This was my normal. So normal, in fact, that when a visiting female family member asked me to put on my mother’s pantyhose and perform a strip tease for her in the basement, I did it. Then we lay down on the couch and made out. She told me to rub her crotch, and I did as I was told. I *think* that only happened once, but my memories of Alaska are a blur, so I could be wrong.

When we were preparing to leave Elmendorf for Medina Air Force Base in San Antonio, one of the twins decided that I should experience what they had experienced all those years, so they “treated” me to some cunnilingus . I remember staring at the ceiling, trying to pretend I was elsewhere. We moved to Texas when I was 9.

I’d say within a year of moving to Texas, my brother started hitting me. If I didn’t do his chores for him, he’d hit me. If I didn’t give him the remote for the tv, he’d hit me. If he was driving me somewhere and couldn’t see past me in the passenger seat when looking right, he’d backhand me. The physical abuse lasted for roughly 5 years. After that, he was just verbally cruel. As I’ve said before, I confronted my brother about all this 17 years ago, and he’s asked my forgiveness, and I’ve given it to him. I love my brother very much, and I consider our relationship healed. I know he still struggles with guilt, and hope he can forgive himself some day.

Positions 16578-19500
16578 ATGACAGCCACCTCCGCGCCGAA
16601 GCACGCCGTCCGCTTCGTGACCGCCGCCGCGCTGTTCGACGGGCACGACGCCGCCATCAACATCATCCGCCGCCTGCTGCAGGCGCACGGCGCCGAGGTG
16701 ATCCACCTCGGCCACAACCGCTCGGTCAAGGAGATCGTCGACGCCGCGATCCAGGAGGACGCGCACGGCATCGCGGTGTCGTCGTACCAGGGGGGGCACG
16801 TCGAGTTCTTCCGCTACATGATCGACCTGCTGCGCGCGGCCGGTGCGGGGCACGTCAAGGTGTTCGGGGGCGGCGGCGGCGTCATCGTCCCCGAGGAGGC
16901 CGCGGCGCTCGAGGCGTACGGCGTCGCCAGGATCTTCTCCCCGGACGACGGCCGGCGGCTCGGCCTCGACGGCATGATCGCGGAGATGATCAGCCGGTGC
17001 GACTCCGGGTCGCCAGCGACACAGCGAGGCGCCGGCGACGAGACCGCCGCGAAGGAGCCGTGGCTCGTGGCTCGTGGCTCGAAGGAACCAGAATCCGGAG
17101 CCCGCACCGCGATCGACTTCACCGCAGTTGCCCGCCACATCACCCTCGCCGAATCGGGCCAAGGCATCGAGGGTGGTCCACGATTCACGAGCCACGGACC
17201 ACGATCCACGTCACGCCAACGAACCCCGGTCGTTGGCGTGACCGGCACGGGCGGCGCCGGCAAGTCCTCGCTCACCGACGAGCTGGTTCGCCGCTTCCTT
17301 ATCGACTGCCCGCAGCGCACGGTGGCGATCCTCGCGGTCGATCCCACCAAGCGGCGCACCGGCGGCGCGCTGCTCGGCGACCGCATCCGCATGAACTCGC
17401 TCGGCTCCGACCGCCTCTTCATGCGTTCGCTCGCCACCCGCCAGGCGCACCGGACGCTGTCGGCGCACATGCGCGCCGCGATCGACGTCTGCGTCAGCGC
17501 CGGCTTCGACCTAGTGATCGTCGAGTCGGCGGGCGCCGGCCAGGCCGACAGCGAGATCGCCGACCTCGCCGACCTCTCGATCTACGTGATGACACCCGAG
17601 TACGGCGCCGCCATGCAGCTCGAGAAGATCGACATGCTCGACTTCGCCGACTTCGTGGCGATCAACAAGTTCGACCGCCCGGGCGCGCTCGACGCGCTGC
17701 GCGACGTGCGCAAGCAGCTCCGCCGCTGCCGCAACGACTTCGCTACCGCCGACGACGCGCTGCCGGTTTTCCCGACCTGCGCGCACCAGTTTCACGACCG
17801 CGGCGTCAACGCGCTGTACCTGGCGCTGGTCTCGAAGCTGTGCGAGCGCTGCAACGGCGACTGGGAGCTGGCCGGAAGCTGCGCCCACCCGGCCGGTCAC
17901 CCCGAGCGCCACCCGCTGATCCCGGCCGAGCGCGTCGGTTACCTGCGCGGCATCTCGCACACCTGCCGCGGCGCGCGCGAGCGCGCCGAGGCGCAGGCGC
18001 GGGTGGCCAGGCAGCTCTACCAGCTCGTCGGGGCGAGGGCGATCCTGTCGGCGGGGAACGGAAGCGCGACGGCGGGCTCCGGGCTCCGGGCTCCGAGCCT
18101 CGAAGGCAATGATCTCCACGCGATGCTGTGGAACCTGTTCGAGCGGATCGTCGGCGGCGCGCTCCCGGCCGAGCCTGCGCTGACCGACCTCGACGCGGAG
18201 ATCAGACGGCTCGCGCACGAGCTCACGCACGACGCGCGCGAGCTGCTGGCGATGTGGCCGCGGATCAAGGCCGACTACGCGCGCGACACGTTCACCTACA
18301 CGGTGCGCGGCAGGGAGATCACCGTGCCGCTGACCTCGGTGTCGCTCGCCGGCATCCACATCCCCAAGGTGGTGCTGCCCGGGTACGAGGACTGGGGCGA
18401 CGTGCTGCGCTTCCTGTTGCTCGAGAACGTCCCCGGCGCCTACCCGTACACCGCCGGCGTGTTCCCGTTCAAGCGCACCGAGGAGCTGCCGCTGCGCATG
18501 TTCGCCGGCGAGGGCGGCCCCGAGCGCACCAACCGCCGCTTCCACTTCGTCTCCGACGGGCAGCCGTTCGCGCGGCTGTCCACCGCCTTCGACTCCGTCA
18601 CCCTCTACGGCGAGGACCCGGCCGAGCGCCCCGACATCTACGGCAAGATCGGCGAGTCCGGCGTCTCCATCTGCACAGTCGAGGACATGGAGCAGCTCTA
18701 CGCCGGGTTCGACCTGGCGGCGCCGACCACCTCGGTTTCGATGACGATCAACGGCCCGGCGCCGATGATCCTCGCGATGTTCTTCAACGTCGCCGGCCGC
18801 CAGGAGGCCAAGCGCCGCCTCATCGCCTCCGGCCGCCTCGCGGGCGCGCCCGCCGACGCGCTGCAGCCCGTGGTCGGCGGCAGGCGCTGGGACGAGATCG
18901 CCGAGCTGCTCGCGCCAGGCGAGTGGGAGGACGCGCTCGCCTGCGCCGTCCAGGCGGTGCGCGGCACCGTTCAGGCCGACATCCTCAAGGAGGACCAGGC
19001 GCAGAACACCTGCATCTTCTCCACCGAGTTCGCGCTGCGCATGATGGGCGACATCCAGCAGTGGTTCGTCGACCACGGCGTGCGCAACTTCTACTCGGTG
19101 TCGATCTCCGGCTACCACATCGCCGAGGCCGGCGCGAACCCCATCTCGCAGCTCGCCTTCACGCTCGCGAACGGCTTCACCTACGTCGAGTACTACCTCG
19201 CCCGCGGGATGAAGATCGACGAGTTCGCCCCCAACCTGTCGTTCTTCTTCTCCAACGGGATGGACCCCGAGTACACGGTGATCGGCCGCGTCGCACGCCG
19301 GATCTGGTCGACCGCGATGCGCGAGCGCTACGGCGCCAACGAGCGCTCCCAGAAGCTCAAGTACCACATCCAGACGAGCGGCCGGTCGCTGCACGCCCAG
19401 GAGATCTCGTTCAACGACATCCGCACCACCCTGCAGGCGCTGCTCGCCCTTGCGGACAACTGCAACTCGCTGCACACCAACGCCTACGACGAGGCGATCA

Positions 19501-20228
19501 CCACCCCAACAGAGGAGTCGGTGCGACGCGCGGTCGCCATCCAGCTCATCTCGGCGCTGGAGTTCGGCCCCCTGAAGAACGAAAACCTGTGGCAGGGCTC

Lastly, there was the other family member, a male, who, on at least two occasions, pinned me to the ground and kissed me on my neck and maybe my chest, over my clothes. Where exactly he kissed me isn’t as clear as the memory of his erect penis on my leg. Again, we were both clothed and it didn’t go any further, but it shouldn’t have happened at all.

So, that’s it. From age 6 to age 15, I had five different people sexually and/or physically abuse me in one way or the other. So let’s talk consequences, okay?  Let’s talk about how child abuse affected me. Obviously, I can’t, and wouldn’t dare, try to speak for all victims of child abuse.

So let’s talk about consequences…

  1. Prior to hitting puberty, I thought I was gay. I had no sexual feelings towards girls, but, since I had engaged in sexual behavior with girls in Alaska, I assumed that meant I was gay. It wasn’t until I hit puberty at age 12 that I realized that wasn’t true. When I was 14, “Something About Amelia” came out. I didn’t have a father abusing me, but it was the first time I really realized what child abuse was, and recognized, at least in my head, that I had been abused and it “wasn’t my fault”. NOTE TO BEN AFFLECK AND MATT DAMON: While I loved “Good Will Hunting”, getting a hug and being told repeatedly that “it’s not your fault” is nice, but it’s no magic bullet.